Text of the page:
There are the occasional dips in narrative, with some portions stretching further than they have to. To add to that, while Smith’s voiceover-based climactic narrative does give a major introspective throwback to the first, there are many who will most definitely miss the extremely wondrous, explorative tone of Dench, supported ably in the former film by the justification of her regularly updated blog, which is quite questionably missing here. Fortunately, the film breezes past its downers with the familiar sense of warmth and heartfelt pensiveness that the audiences approved in the first. Smith’s character receives a terrific step forward; a host of audiences will now get to understand her motivations and behavioral tendencies better. Wilton’s initially bitter character now has a comic edge, with her brilliantly timed sarcastic wit pretty much on track. Nighy and Dench have an extremely relatable love story, where both are trying to find footing within a dangerously ebbing set of trust issues looming. It’s these minimal, subtle character motives that Madden and Parker work on fleshing out – and are inevitably successful at.

Stepping back to superficiality, the production design of the film is terrific, with the sharp dip being the Mumbai angle, where a particular scene apparently set in Mumbai (?) still feels like Jaipur. Ben Smithard (Belle) takes the cinematographic reins over from Ben Davis (Guardians of the Galaxy) and retains the dynamism on visual storytelling Davis contributed to the first installment. The costumes provided to the film are casual and provide the characters a perfect sense of blending in. It’s probably a very valid reason that the film feels ever-so-slightly the indulgent product that it is due to Madden doubling up as film editor compared to the first one. While the cuts are fantastic, blending in many intersecting storylines together, there’s a sense of difficulty in parting with the material in its sense of tightness.

To Perform or Not to Perform

Of endings and beginnings

Of endings and beginnings

Judi Dench, Maggie Smith and Bill Nighy are in top form here. While – at the risk of repeating myself – Smith digs into her newly-found meaty second innings, Dench and Nighy continue to be the highlight, with Dench’s underplayed confidence and Nighy’s stumbling feet giving their chemistry an awkward sense of cuteness. Richard Gere is a terrific inclusion to the scene, while Dev Patel is still the rather annoying character. And while he plays well, his fake accent gives itself away as he mouths lines in Hindi, which are – unfortunately – a major technical failure. Lilette Dubey (Corporate) reprises her role with her usual bout of charm and confidence. Tena Desae’s character is a wee-bit underwritten compared to the catalyst she was in the first film, but one doesn’t mind her – for she’s still a strong enough character on a personal level. Shazad Latif is functional; he looks pretty, acts cocky and succeeds for his runtime. Celia Imrie is comparatively impressive, for her character moves away from the superficiality it directed towards for most of the first film. There’s a mot more to Madge here, and her (inevitable) relationship with the driver rises it – and her show of performative strength – up a few notches. Pickup and Hardcastle continue with their respective brand of realist humor and eternal confidence in their character, played to the hilt with a commendable payoff by the end of the characters’ motives. The others are great.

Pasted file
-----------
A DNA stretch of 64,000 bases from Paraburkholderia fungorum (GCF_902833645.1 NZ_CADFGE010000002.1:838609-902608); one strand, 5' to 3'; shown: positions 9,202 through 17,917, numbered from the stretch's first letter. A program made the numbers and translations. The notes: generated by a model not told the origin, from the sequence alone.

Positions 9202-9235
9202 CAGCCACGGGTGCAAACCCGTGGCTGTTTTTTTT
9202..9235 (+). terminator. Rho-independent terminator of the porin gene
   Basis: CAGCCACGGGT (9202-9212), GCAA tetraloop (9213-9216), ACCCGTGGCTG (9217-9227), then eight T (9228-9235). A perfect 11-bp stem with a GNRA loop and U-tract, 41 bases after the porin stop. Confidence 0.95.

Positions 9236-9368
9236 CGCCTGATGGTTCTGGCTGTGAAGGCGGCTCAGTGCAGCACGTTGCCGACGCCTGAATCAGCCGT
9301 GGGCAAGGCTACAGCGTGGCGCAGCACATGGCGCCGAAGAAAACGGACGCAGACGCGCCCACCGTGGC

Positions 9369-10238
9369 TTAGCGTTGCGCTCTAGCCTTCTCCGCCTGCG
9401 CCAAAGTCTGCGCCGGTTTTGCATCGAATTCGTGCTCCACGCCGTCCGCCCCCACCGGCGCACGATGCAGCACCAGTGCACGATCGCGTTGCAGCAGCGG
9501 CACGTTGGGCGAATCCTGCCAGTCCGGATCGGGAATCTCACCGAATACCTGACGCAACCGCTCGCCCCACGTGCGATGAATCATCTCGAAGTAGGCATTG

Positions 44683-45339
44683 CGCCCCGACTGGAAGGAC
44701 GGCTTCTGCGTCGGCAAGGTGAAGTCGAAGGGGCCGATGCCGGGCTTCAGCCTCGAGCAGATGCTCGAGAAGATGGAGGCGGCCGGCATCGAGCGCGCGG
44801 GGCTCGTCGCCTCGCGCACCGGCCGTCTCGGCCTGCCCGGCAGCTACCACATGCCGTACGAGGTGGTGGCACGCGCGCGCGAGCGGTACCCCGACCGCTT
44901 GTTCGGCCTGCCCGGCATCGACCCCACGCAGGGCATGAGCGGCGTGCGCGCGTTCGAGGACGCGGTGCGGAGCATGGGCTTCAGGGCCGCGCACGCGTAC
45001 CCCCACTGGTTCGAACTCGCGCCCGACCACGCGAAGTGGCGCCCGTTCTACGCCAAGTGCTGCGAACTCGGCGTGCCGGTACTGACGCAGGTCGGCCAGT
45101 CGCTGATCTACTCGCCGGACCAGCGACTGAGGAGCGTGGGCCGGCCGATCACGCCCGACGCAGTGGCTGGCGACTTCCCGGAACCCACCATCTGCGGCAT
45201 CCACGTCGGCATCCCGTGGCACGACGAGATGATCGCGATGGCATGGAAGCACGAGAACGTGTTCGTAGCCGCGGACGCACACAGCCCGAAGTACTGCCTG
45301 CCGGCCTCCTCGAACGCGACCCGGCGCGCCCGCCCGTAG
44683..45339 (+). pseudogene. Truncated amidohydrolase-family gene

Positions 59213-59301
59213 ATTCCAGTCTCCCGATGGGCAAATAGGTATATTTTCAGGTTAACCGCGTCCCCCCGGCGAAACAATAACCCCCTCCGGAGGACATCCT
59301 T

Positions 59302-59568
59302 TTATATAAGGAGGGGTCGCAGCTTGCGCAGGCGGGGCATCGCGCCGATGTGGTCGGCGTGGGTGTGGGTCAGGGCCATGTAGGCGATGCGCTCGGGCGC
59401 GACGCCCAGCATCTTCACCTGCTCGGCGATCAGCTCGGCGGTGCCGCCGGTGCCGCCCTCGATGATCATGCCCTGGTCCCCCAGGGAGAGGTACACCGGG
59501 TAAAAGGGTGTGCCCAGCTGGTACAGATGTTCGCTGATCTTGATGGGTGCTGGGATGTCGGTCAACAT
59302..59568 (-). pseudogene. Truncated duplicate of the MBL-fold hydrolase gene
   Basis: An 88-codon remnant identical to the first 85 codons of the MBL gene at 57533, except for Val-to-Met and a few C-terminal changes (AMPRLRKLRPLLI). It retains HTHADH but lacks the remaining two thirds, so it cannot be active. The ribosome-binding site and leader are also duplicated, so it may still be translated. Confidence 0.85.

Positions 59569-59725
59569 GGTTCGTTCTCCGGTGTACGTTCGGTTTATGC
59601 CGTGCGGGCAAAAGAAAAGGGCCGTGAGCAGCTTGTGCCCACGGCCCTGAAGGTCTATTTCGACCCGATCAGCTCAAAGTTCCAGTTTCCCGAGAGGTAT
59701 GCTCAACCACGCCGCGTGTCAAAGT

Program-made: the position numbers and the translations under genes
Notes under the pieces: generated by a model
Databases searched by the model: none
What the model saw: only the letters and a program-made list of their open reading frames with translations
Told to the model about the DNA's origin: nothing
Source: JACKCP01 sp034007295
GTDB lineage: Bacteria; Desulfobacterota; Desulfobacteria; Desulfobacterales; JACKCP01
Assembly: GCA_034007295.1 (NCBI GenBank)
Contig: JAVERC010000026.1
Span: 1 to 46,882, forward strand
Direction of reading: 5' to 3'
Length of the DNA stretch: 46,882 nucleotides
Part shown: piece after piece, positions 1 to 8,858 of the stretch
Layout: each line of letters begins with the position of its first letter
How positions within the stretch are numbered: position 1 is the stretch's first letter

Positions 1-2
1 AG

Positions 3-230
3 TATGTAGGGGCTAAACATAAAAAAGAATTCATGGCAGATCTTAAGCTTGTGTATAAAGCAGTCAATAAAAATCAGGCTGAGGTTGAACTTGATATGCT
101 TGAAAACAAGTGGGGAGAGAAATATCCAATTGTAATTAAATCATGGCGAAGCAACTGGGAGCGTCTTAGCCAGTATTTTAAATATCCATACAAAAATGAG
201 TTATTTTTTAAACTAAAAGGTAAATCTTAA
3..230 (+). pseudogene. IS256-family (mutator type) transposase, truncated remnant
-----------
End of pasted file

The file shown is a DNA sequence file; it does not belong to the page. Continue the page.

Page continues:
Worth it?

The Second Best Exotic Marigold Hotel lives up to its title in a weird way – it doesn’t exactly cover any ground the first didn’t. And yet, for a reason unfathomable to me, the movie still manages to work the very charm the first did, making it exactly the warm and heartfelt film it was gearing up to be.

In short, it feels like home. And that’s exactly what I was looking for.



About the Author

Ankit Ojha

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Ambivert. Intermittent cynic. Content creator. New media enthusiast. Binge-watcher. Budding filmmaker.